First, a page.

Artist Ernest Lawson

by Cole Thompson

art-across-the-river-ernest-lawson-1910The natural beauty of the Spuyten Duyvil has long been the inspiration for artistic endeavors. Its marshland, slick currents, wildlife and humanity struck a particular chord within turn of the century painter Ernest Lawson.

Photo of artist Ernest Lawson who often pained scenes along the Spuyten Duyvil in Inwood, New York. Born in Halifax, Nova Scotia in 1873, Lawson was one of “The Eight”, whose members included William Glackens, George Luks, Maurice Prendergast, Robert Henri, Everett Shinn, John Sloan and Arthur P. Davies.

"Shadows: Spuyten Duyvil Hill," 1910, by artist Ernest Lawson

"Shadows: Spuyten Duyvil Hill," 1910

Often painting landscapes, Lawson, for much of his life, focused his impressionistic brush strokes on that narrow spit of water separating Manhattan from the Bronx.

"The Old Tulip Tree of Long Island" by Ernest Lawson. Tree was actually in Inwood in northern Manhattan.

Of his many paintings of the area, Lawson seemed particularly enchanted by the landscape we now call Inwood Hill Park. July 1913 photo of the great Tulip tree in Inwood, New York on the site currently occupied by Inwood Hill Park. Ironically, his greatest tribute to the Inwood’s long history, an oil painting of the mighty tulip, is mislabeled and sits in a Tennessee museum under the name “The Old Tulip Tree,  Long Island.” While there is an Inwood, Long Island, a photo from the Library of Congress, taken in 1913 , clearly shows the spot from whence Lawson drew his inspiration.

Today, Lawson’s beautiful landscapes are both valued and cherished by Museums around the nation. He did, however, among his contemporaries, have his detractors. Said famed realist painter William Glackens, 1913 painting "Dyckman House" in Inwood, New York by artist Ernest Lawson. “Lawson was accused of failing to disguise the more rugged elements in his canvases. His rocks looked hard and harsh-in other words, like rocks, not cream puffs; and he often included some human sign-a tumbledown shack, a sagging jetty, an abandoned rowboat-which in those genteel days were evidently considered no better than ash cans, and no fit subjects for ‘art.’”

Over the course of Lawson’s colorful and prolific career he briefly shared an apartment with Somerset Maughan, summered in the South of France and, in his prime, saw his work displayed in the famous Group of Eight exhibition of 1908.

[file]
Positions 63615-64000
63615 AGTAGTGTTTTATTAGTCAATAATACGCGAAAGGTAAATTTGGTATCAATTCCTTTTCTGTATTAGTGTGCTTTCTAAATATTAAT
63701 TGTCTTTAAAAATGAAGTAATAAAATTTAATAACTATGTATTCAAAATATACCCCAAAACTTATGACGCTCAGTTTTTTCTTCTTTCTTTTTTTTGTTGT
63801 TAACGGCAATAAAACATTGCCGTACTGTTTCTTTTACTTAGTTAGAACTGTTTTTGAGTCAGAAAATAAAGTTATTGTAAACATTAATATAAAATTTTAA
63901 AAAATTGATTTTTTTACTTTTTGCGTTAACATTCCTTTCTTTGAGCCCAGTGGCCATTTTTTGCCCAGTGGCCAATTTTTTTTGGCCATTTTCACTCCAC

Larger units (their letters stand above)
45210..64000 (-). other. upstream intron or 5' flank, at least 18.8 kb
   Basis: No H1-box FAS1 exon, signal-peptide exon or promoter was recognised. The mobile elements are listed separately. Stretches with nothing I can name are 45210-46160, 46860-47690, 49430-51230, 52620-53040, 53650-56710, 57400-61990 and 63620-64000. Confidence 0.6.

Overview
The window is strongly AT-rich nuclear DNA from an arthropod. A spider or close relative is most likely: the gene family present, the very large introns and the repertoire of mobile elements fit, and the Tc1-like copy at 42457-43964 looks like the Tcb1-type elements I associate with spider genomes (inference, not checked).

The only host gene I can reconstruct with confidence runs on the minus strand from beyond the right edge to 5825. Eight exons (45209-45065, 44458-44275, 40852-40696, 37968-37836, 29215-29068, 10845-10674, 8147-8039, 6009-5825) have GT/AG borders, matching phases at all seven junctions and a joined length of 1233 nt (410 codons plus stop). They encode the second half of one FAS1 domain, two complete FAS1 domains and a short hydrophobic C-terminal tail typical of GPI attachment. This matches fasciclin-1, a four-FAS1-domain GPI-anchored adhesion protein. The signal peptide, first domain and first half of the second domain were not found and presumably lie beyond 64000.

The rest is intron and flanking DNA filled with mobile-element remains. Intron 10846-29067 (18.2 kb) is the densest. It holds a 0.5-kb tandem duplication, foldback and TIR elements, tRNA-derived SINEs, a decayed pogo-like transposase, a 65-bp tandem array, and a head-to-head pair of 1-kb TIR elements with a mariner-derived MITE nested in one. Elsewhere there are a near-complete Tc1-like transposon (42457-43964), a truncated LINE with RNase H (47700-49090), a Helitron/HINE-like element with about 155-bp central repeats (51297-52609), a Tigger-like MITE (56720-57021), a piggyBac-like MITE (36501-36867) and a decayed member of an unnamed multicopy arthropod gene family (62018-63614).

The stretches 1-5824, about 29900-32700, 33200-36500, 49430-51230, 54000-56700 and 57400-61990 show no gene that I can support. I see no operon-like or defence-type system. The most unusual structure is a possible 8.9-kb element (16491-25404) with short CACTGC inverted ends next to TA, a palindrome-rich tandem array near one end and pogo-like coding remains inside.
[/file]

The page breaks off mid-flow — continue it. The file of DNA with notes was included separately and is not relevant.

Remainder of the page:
Following his paintbrush from Egypt to Kansas City Lawson often returned to his beloved Spuyten Duyvil and Inwood Valley.

In 1939 Lawson’s body was found on a Miami beach.

Below is a slideshow of Lawson’s paintings of Inwood and the Spuyten Duyvil.

or click here for more Inwood History

{ 4 comments… read them below or add one }

Steve August 31, 2009 at 7:22 pm

We have a portrait that Lawson did of my great uncle. We believe it is called Portrait of a Gentleman. Lawson painted himself into this portrait by showing himself through a reflection in a mirror as he is painting the portrait. We are thinking of loaning it to a museum. If anybody is interested or can send us more information please contact me.

Cole Thompson August 31, 2009 at 11:05 pm

That sounds like a real treasure. I’ll post this and perhaps someone can steer you in the right direction. Cole

chris washington August 20, 2011 at 7:27 pm

Hello, I found a hand painted limoge signed by E. Lawson. Actually its a teapot that I found in a thrift store. I have researched his work and found his paintings are worth much money but no information on signed pieces of pottery that he painted during his career.

Jim Taylor June 12, 2012 at 7:04 pm

If you check the website of the Hunter Museum of American Art (located in Chattanooga, Tennessee), you’ll find that Lawson’s tulip tree painting no longer includes “Long Island” in the title. There’s a story behind this. On Feb. 28, 2001, the curator of the museum wrote to Tom Cahill and me that “The evidence that you have marshaled in favor of the location being Inwood, Manhattan rather than Long Island is very compelling.” The evidence in question included: (1) a copy Robert Bracklow’s photo of the tree, which I obtained from the NY Historical Society (the same photo that appears at of and (2) a painting Lawson did of the same locale, titled “Winter, Spuyten Duyvil,” which I photographed at the Wadsworth Atheneum, in Hartford, CT.
Tom Cahill deserves credit for immediately identifying the error in the title of the painting, which I posted, along with the two pictures mentioned above, at the Inwood@yahoodgroups site, administered by John McMullen. Cahill, McMullen and I all grew up in Inwood.
There is more information on this subject at (scroll down to “Tulip Tree”).

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